Shoeless Joe spent 1908 and 1909 on the Philadelphia A’s roster, but played in only five games in each of those years. He was then traded to Cleveland and blossomed there, making 1911 his breakthrough year by hitting .408, and finishing second only to Ty Cobb in batting, slugging, hits, doubles and total bases. He hit .395 in 1912, and .373 in 1913. However, Cleveland was a last-place club, and they sold Jackson to the Chicago White Sox in the middle of 1915. Joe helped the Sox win the AL pennant and the World Series in 1917.
Sox first baseman Chick Gandil first approached Jackson about throwing the 1919 World Series. Jackson promptly called owner Charles Comiskey, and asked to be benched, but Comiskey refused to hear him out. While Jackson was the leading hitter (.375), set a Series record for hits (12), and knocked in six runs, Sox pitcher Lefty Williams gave Jackson the sum of $5,000 for his part in the fix. To Jackson’s eternal discredit, he took the money, although it always perplexed historians as to how he was involved in a fix with the numbers he posted in that World Series. Chicago lost the Series to Cincinnati, five games to three.
In 1920, Jackson hit .382, but late that season, an investigation by a grand jury took place. Jackson stated that he did accept the $5,000, but that he had absolutely nothing to do with throwing the Series the year before. Although acquitted, Jackson and the other Black Sox were barred from baseball for life by Commissioner Landis. (A guy named Selig could learn from him as it relates to steroids.) Shoeless Joe actually sued Comiskey for back pay, and won a judgment of $16,711, but that judgment was overturned. The sitting judge ordered him to jail for perjury, and after a brief stay, he accepted a small settlement from Comiskey.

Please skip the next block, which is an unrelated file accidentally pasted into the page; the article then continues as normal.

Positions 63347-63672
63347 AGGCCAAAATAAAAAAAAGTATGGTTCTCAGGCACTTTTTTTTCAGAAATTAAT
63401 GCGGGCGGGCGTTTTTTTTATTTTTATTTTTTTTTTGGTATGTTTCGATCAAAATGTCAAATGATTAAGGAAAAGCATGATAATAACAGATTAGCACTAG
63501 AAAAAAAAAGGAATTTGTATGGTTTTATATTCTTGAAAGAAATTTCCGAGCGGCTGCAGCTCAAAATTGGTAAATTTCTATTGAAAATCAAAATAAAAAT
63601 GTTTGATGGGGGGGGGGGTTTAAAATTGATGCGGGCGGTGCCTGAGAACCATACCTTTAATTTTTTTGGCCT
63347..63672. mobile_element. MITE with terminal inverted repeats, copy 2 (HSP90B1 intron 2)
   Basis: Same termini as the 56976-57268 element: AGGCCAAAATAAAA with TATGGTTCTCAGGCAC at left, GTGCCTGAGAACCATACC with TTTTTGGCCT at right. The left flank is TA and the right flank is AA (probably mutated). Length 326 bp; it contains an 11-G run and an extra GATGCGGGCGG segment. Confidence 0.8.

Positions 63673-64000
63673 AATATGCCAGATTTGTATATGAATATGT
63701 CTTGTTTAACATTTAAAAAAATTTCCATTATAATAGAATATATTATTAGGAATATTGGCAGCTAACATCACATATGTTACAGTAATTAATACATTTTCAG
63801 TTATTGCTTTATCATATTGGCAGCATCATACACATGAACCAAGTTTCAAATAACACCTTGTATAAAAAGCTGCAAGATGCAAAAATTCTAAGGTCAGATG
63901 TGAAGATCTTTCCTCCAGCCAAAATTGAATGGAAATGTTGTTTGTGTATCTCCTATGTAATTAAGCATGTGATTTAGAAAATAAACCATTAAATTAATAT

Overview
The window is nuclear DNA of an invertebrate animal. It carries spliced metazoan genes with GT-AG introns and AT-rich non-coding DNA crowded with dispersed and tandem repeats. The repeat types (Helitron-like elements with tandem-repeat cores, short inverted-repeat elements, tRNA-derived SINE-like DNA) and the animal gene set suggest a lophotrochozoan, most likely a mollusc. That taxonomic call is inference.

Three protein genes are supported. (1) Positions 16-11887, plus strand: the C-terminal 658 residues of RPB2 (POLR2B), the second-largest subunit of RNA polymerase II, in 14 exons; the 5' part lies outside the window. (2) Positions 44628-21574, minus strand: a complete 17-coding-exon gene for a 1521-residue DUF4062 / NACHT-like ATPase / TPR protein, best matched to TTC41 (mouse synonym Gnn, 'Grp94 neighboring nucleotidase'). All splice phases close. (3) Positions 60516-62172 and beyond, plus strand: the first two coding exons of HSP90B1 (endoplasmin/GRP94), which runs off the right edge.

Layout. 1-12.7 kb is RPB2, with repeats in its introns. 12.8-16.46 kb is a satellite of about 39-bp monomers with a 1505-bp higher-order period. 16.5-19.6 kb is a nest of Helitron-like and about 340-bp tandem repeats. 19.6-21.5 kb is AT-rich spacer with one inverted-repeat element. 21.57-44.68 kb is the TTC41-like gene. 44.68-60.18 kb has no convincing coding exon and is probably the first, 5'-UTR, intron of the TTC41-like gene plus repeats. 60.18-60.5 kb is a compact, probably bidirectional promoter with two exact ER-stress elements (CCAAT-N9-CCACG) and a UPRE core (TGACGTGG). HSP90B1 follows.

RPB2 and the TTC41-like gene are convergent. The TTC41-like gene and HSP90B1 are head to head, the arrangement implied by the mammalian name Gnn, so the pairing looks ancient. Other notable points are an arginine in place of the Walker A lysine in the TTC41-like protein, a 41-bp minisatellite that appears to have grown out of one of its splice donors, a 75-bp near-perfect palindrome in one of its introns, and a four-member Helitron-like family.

This article required a good deal of research. I knew it would. Much of what I could gather was rather cloudy as the written accounts of the Black Sox scandal were in contradiction. I am personally satisfied, by virtue of the numbers he put up in the 1919 Series, that Jackson had no part in the scandal, but the fact that he took the $5,000 payoff does not make lots of sense to me. Nor does Charles Comiskey’s passive handling of the situation when approached by Jackson at the outset. It is difficult to pinpoint something that took place over 86 years ago, especially since the facts of the scandal were so hotly debated even then.
Jackson ran several successful businesses in his hometown of Brandon Mills, South Carolina, but never learned even to write his own name. TV host Ed Sullivan had scheduled Jackson to appear on his show on December 6, 1951. However, on the day before Jackson was to appear on the show, the fabled former star outfielder died of a heart attack at the age of 63.
Last Week’s Trivia
Dwight Clark owns five Super Bowl rings from the same team, San Francisco. He played on two Super Bowl teams, and stayed on as a coach for three more Super Bowls.
Trivia Question of the Week
Thanks to Del Haines of Long Island, N.Y. for this one. Who are the only players in NBA history to be named MVP of the All Star game, the regular season, and the playoffs all in the same season? See next week’s Sports Junkie for the answer.